When we speak of missions in a technical sense, we mean more than occasional or random opportunities to share the gospel. Missions is intentional, strategic, cross-cultural evangelism. It does not happen accidentally. Crossing cultural boundaries to bring the gospel to others requires planning.

One of the most dynamic developments in Christian missions in the last few years is the rise of short-term missionary trips. These have allowed Christians with little training or experience to travel abroad and engage people with the gospel. Admittedly, some short-term mission trips are more productive than others (as is also the case with long-term missions). But the short-term trips have brought a renewed excitement in many congregations concerning the need for worldwide evangelism. Some believers who would never be candidates for full-time mission work have experienced spiritual growth in ways that may not have happened otherwise.

Today’s lesson is about a mission trip. It was intentional, because it came from Jesus’ directives. It was strategic because it involved advance planning and sought to accomplish a larger goal. It may have been even a little cross-cultural in that the missionaries were going to places where they were not known. (We do not know if those whom Jesus sent out ventured into non-Jewish environments.)

We may be surprised, though, to realize that this was a short-term missions project. Perhaps some of these disciples became “career” missionaries at a later date, but probably most did not. Yet as is true with short-term missions today, the participants engaged in important tasks.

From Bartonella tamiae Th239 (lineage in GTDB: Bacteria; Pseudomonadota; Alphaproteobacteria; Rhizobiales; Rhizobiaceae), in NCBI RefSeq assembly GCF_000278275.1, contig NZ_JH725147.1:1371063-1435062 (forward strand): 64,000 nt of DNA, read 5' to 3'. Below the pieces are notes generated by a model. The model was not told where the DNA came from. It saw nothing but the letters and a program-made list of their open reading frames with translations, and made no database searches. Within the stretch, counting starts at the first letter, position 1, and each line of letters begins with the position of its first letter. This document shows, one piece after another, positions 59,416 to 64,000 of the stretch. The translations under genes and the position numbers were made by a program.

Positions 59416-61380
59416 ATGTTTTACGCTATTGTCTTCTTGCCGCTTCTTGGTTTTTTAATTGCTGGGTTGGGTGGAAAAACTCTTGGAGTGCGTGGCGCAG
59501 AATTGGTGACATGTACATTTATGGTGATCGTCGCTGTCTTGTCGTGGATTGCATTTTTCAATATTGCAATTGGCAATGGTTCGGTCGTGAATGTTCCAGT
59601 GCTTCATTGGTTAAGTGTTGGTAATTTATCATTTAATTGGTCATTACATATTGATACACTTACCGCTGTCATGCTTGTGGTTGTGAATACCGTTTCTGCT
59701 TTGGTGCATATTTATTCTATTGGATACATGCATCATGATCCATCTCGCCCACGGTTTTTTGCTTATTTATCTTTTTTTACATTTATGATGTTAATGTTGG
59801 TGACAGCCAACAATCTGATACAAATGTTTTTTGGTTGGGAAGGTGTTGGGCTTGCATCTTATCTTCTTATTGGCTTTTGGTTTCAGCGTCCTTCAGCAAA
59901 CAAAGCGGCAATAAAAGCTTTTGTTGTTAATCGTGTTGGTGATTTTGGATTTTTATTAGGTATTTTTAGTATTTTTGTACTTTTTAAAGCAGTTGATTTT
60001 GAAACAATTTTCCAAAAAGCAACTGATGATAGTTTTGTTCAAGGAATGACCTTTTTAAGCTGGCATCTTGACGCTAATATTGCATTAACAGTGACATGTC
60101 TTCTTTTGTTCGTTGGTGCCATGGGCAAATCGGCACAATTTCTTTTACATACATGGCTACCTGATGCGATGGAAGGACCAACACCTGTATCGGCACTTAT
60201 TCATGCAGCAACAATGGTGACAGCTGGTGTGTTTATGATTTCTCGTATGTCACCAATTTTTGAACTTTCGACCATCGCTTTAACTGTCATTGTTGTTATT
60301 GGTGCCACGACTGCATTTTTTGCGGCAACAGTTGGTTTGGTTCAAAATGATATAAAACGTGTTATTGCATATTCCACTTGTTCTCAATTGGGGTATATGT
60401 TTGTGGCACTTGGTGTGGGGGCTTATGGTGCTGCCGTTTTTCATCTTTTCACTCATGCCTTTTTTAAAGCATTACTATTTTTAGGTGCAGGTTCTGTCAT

B. Lesson Background

Luke 9:51 begins a new section of Luke’s story of Jesus. Here we are told that, “As the time approached for him to be taken up to heaven, Jesus resolutely set out for Jerusalem.” So Jesus and his group departed from Galilee to visit the holy city.

Some commentators refer to this section (which extends from Luke 9:51 to 13:21) as “the later Judean ministry.” This section contains many great teachings of Jesus (example: The Good Samaritan, Luke 10:30–37) as well as his interactions with some interesting people (example: Mary and Martha, Luke 10:38–42).

As we know, it was in Jerusalem that Jesus fulfilled his earthly destiny: the cross. His arrival in the Jerusalem precincts to fulfill that vital part of God’s plan (which would be his final trip to Jerusalem) did not happen until Luke 19:29, some 10 chapters later. At least part of the reason Jesus sent out the 72 disciples (Luke 10:1) was to prepare the way for that final trip.

Earlier, Jesus had initiated a similar “sending out” project that was limited to the 12 chosen disciples (Luke 9:1–6). They had been sent out with the authority to cast out demons, the power to heal diseases, and the responsibility of preaching the gospel. The word used to describe the act of sending in Luke 10:2 is related to the word apostle. Indeed, when they returned from their mission, the 12 were called apostles, for they had been sent out (Luke 9:10).

 

I. Sending of the Seventy-two (Luke 10:1, 2)

A. Preparing the Way for the Lord (v. 1)

1. After this the Lord appointed seventy-two others and sent them two by two ahead of him to every town and place where he was about to go.